Page authors: Don Knoke, David Giblin
Datura stramonium

Distribution: Occurring on both sides of the Cascades crest in Washington; British Columbia to California, east across North America to the Atlantic Coast.

Habitat: Waste places and roadsides, often in dry soil.

Flowers: June-August

Origin: Introduced from Central and South America

Growth Duration: Annual

Conservation Status: Not of concern

Pollination: Bees, moths


Coarse, poisonous annual, the stem up to 1.5 m. tall, often divaricately branched, inconspicuously puberulent.


Leaves petiolate, the blade large, coarsely few-lobed or few-toothed, the teeth pointed, up to 2 dm. long and 1.5 dm. wide.


Flowers solitary and terminal on the branches, but at maturity appearing to be in the forks of branches; calyx tube cylindric, 3.5-5 cm. long, with 5 short, pointed teeth; corolla white, narrowly funnel-shaped, 6-10 cm. long, the limb 3-5 cm. wide, shallowly 5-lobed and with slender projecting teeth up to 1 cm. long; stamens 5, included, attached to the corolla tube alternate with the lobes; style solitary; ovary 2-carpellary and 4-celled, superior.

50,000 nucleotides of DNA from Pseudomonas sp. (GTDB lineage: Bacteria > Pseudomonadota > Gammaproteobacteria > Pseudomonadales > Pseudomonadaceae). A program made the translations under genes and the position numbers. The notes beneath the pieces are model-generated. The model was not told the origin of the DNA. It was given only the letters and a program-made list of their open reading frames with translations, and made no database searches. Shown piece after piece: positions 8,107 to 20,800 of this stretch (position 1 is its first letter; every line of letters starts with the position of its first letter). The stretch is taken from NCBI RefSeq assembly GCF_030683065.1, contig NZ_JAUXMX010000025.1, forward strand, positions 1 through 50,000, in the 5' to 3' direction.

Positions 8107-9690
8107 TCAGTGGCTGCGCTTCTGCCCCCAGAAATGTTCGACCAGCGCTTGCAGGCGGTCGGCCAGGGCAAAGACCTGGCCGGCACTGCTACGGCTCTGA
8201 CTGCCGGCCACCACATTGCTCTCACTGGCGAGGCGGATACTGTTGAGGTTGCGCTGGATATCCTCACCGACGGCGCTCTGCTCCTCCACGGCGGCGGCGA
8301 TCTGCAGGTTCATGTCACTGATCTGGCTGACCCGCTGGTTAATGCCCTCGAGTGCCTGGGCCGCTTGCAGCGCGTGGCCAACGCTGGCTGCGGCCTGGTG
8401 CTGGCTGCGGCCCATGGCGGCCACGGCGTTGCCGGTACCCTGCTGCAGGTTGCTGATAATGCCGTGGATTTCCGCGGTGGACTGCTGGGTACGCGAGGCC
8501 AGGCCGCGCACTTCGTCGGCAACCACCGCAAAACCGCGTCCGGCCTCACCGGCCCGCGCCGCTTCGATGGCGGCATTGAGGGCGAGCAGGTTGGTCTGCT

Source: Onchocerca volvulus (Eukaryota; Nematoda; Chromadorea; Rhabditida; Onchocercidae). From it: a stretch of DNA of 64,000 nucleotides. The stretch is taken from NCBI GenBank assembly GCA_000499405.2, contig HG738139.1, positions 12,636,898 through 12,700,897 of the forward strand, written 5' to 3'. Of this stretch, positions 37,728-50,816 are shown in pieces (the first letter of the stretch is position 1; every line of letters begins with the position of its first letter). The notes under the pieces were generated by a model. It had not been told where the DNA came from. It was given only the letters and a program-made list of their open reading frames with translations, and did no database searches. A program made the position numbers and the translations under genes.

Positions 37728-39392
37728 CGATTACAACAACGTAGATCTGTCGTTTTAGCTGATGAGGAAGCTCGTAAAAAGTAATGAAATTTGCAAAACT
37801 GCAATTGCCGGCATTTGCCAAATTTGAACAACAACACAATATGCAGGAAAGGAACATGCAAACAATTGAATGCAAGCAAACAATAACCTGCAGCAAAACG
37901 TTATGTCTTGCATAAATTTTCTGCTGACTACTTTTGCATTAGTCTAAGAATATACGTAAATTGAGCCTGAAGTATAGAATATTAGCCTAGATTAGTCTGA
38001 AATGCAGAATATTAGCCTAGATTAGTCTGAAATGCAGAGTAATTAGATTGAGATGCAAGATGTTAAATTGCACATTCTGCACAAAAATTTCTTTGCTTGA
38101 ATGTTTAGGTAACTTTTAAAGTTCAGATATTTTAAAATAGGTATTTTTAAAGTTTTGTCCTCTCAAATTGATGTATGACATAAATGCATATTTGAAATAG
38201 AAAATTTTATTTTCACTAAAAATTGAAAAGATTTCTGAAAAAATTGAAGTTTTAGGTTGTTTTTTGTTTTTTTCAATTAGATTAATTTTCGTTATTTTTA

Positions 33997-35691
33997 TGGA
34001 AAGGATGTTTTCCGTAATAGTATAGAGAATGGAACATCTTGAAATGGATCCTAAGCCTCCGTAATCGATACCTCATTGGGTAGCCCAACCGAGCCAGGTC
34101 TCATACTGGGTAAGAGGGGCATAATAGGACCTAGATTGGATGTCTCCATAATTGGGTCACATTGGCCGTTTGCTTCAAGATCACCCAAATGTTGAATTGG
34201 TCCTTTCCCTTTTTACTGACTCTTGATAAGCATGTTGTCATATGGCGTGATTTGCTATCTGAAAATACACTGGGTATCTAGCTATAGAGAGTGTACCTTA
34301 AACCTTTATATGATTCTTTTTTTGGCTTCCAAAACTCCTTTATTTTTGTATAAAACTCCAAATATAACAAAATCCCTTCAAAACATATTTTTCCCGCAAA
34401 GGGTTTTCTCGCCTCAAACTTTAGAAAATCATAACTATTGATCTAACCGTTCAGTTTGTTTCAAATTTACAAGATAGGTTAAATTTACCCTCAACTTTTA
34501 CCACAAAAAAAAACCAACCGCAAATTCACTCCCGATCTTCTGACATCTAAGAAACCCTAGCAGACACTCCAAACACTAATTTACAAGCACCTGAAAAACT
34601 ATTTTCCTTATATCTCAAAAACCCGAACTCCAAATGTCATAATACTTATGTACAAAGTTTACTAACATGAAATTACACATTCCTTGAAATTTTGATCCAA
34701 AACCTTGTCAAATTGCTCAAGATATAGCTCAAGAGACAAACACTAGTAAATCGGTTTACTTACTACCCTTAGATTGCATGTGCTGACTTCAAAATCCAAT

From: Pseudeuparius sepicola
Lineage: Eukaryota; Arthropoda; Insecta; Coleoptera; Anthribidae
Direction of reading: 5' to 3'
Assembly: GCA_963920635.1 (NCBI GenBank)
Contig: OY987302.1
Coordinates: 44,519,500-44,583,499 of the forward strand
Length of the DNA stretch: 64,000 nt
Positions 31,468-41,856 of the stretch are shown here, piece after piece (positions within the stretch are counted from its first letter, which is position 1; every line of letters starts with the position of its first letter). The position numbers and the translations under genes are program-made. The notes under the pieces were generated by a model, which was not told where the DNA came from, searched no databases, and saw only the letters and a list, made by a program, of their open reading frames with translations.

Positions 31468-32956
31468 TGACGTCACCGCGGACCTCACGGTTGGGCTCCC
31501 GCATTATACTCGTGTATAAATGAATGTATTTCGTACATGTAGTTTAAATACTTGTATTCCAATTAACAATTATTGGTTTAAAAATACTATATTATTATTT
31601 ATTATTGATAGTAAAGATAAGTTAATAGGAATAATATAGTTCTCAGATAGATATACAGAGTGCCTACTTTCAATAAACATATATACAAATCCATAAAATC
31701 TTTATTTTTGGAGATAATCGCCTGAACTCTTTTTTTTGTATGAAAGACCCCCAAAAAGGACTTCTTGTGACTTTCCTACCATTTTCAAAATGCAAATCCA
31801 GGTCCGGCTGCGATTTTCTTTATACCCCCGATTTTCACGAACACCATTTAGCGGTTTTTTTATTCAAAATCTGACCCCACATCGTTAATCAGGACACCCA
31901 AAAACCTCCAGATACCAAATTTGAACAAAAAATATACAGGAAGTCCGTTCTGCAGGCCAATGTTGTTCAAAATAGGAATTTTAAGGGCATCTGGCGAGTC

Capsule ovoid, spiny, 3-5 cm. long. with a collar of the persistent base of the calyx.

Accepted Name:
Datura stramonium L.
Publication: Sp. Pl. 1: 179. 1753.

Synonyms & Misapplications:
Datura stramonium L. var. stramonium [HC]
Datura stramonium L. var. tatula (L.) Torr. [HC]
Additional Resources:

PNW Herbaria: Specimen records of Datura stramonium in the Consortium of Pacific Northwest Herbaria database.

WA Flora Checklist: Datura stramonium checklist entry.

OregonFlora: Datura stramonium information.

E-Flora BC: Datura stramonium atlas page.

CalPhotos: Datura stramonium photos.

USDA Plants: Datura stramonium information.

6 photographs:
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